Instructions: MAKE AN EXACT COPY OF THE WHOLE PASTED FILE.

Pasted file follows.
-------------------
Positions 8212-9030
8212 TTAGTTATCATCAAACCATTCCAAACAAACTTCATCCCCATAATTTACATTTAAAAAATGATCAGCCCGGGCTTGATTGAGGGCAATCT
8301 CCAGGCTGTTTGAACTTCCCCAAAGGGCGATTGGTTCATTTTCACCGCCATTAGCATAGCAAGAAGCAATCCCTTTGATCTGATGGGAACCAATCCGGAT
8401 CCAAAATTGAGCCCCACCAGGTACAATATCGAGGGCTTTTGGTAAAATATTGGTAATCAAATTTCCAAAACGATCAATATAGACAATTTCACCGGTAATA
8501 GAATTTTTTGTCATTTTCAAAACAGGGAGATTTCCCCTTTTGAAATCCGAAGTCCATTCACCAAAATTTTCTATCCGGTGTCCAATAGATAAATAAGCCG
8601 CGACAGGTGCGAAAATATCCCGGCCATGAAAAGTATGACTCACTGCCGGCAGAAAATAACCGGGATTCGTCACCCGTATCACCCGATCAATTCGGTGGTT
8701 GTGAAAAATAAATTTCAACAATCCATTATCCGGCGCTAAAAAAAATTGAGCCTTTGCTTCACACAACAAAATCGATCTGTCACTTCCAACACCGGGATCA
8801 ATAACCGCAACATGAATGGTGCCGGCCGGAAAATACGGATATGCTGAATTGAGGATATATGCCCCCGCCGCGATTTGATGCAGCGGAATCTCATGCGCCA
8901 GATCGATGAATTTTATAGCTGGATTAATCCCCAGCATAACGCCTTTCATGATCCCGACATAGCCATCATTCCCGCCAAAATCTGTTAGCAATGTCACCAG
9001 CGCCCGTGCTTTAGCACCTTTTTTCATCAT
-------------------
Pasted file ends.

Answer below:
Positions 8212-9030
8212 TTAGTTATCATCAAACCATTCCAAACAAACTTCATCCCCATAATTTACATTTAAAAAATGATCAGCCCGGGCTTGATTGAGGGCAATCT
8301 CCAGGCTGTTTGAACTTCCCCAAAGGGCGATTGGTTCATTTTCACCGCCATTAGCATAGCAAGAAGCAATCCCTTTGATCTGATGGGAACCAATCCGGAT
8401 CCAAAATTGAGCCCCACCAGGTACAATATCGAGGGCTTTTGGTAAAATATTGGTAATCAAATTTCCAAAACGATCAATATAGACAATTTCACCGGTAATA
8501 GAATTTTTTGTCATTTTCAAAACAGGGAGATTTCCCCTTTTGAAATCCGAAGTCCATTCACCAAAATTTTCTATCCGGTGTCCAATAGATAAATAAGCCG
8601 CGACAGGTGCGAAAATATCCCGGCCATGAAAAGTATGACTCACTGCCGGCAGAAAATAACCGGGATTCGTCACCCGTATCACCCGATCAATTCGGTGGTT
8701 GTGAAAAATAAATTTCAACAATCCATTATCCGGCGCTAAAAAAAATTGAGCCTTTGCTTCACACAACAAAATCGATCTGTCACTTCCAACACCGGGATCA
8801 ATAACCGCAACATGAATGGTGCCGGCCGGAAAATACGGATATGCTGAATTGAGGATATATGCCCCCGCCGCGATTTGATGCAGCGGAATCTCATGCGCCA
8901 GATCGATGAATTTTATAGCTGGATTAATCCCCAGCATAACGCCTTTCATGATCCCGACATAGCCATCATTCCCGCCAAAATCTGTTAGCAATGTCACCAG
9001 CGCCCGTGCTTTAGCACCTTTTTTCATCAT